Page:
EcoTV Week

France: When the construction sector goes well, so does the economy


“When the construction sector goes well, so does the economy”. This motto was emblematic of  the French business cycle behaviour over the last decades. As a matter of fact, current order books are still at their record level, roughly at 9 months. Against this background, the sector is experiencing heightened pressures, such as cost pressures, which are increasingly reverberating on prices and margins. Moreover, in parallel, demand is already decreasing as reflected by new orders. As a result, sector’s activity may well ease in the future.


Inflation has accelerated in France during the last months. Insee’s consumer price index has increased by 5.2% y/y in May and should accelerate further to 6.5% in September according to our scenario.

However, there is one sector where inflation is even higher: the construction sector. The phenomenon is broad based, as new home construction costs and housing development exhibit increasing price pressure. Construction costs have increased by 7.4% y/y in April for the construction of new buildings and even by 11.2% in the civil engineering segment.

Housing development prices were 8.4% higher during the 1st quarter of 2022 compared to a year ago. Housing development retailers are facing the highest percentage of price rises, even more than food or car retailers.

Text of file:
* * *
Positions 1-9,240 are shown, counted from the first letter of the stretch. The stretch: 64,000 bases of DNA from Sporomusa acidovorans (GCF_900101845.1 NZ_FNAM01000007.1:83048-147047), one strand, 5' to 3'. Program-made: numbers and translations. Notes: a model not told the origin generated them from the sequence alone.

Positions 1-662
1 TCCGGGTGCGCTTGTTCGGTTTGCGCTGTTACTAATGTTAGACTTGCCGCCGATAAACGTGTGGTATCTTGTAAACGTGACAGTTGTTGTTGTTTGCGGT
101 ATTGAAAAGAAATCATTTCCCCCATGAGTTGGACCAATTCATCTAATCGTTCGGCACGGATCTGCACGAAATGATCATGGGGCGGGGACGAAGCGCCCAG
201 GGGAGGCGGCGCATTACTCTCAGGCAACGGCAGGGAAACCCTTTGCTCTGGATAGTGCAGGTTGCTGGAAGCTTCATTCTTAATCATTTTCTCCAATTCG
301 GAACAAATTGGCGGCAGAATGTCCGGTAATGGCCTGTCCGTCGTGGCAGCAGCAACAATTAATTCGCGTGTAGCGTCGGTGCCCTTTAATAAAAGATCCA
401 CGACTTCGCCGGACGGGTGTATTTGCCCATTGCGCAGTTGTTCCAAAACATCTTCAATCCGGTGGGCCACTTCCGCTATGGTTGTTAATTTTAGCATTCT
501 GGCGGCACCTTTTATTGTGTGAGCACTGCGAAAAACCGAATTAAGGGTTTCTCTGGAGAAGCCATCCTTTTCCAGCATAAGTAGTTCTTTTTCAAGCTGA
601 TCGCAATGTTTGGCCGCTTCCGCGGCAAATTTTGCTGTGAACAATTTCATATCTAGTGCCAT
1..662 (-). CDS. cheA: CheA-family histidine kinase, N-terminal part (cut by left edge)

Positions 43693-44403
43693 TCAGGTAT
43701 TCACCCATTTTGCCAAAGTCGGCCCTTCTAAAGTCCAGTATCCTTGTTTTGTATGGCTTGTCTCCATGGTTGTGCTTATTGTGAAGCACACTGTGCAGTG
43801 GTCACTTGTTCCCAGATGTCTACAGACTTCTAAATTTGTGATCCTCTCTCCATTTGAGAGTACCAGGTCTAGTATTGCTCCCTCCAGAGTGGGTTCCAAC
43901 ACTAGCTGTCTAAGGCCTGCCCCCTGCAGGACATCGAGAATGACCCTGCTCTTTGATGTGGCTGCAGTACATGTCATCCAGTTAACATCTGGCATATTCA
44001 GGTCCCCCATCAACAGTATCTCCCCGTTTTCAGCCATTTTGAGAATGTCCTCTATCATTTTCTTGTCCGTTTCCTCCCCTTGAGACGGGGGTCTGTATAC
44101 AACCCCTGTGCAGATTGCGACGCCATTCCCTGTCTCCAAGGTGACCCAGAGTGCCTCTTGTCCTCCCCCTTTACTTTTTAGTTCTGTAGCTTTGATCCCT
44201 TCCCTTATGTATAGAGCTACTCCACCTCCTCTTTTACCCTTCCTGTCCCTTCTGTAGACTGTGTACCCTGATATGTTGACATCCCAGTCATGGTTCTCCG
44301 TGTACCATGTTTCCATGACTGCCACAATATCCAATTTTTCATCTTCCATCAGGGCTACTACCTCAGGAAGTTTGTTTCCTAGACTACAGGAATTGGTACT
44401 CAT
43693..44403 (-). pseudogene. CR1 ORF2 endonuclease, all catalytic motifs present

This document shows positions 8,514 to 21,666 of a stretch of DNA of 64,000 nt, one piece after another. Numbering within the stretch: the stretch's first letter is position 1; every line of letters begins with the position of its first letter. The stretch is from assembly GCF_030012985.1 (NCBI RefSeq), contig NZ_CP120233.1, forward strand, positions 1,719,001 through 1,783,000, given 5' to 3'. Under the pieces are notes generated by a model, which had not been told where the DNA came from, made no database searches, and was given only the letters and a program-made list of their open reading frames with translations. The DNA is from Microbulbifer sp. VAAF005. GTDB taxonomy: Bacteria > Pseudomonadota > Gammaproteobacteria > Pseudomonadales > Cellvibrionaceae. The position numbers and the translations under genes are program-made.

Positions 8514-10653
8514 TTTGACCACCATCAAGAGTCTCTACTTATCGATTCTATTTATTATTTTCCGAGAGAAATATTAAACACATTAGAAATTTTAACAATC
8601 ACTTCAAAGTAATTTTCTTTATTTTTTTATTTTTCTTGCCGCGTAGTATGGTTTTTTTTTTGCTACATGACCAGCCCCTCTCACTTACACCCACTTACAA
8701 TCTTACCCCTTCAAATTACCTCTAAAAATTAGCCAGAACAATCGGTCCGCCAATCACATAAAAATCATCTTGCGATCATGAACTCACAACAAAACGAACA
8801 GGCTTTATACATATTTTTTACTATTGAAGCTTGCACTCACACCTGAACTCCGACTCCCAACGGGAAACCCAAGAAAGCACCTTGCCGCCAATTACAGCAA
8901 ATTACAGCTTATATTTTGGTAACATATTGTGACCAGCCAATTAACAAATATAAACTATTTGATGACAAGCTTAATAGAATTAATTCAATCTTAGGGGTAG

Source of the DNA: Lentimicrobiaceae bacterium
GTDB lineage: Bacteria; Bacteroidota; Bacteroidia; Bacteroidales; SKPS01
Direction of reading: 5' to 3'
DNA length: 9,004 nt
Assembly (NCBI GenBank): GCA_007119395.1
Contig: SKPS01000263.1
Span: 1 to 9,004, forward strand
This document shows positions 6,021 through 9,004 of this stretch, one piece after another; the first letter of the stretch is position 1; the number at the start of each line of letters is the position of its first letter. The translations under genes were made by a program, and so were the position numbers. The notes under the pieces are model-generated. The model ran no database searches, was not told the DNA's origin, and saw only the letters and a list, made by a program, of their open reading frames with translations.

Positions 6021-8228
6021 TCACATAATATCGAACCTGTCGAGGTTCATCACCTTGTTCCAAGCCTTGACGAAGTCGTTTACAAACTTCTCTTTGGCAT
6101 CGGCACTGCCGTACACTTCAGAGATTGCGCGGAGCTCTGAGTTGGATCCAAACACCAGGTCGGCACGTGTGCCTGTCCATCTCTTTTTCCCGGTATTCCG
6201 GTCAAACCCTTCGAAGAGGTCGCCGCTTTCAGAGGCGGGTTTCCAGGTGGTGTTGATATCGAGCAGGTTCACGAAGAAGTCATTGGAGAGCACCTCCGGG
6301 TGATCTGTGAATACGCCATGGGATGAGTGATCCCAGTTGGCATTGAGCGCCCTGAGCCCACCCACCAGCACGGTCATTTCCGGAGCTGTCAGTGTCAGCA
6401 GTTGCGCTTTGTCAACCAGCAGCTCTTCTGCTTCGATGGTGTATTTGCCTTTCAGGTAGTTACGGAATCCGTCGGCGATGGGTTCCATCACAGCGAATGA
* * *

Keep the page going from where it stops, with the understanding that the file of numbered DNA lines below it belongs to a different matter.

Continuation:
Higher commodity prices are the main driver, through stronger energy prices and other commodities such as metals and minerals widely used in the construction sector.

These increased costs weighed on corporate margins. Within the construction, these margins have decreased to 27.9% during the 1st quarter, the lower level since 1996 (excluding the Covid period).

In parallel, the construction is still running at full capacity, benefitting from a record backog of orders, roughly at 9 months according to Insee survey. The sector has benefitted from high demand on all type of works. E.g. 28% of households were willing to spend on housing development in October 2021, a record level, according to Insee.

Moreover, building permits have increased at the end of last year in order to be registered before the implementation of a new environmental regulation that entered into force from 2022. This has contributed to both a high backlog of orders and strong activity levels in 2022.

However, last surveys suggest a key deterioration of new orders since the beginning of 2022, according to e.g. real estate developers and the building craft sector. It increases the likelihood for a reversal that may weigh on overall GDP growth probably from 2023.

Stéphane Colliac
Team : OECD economies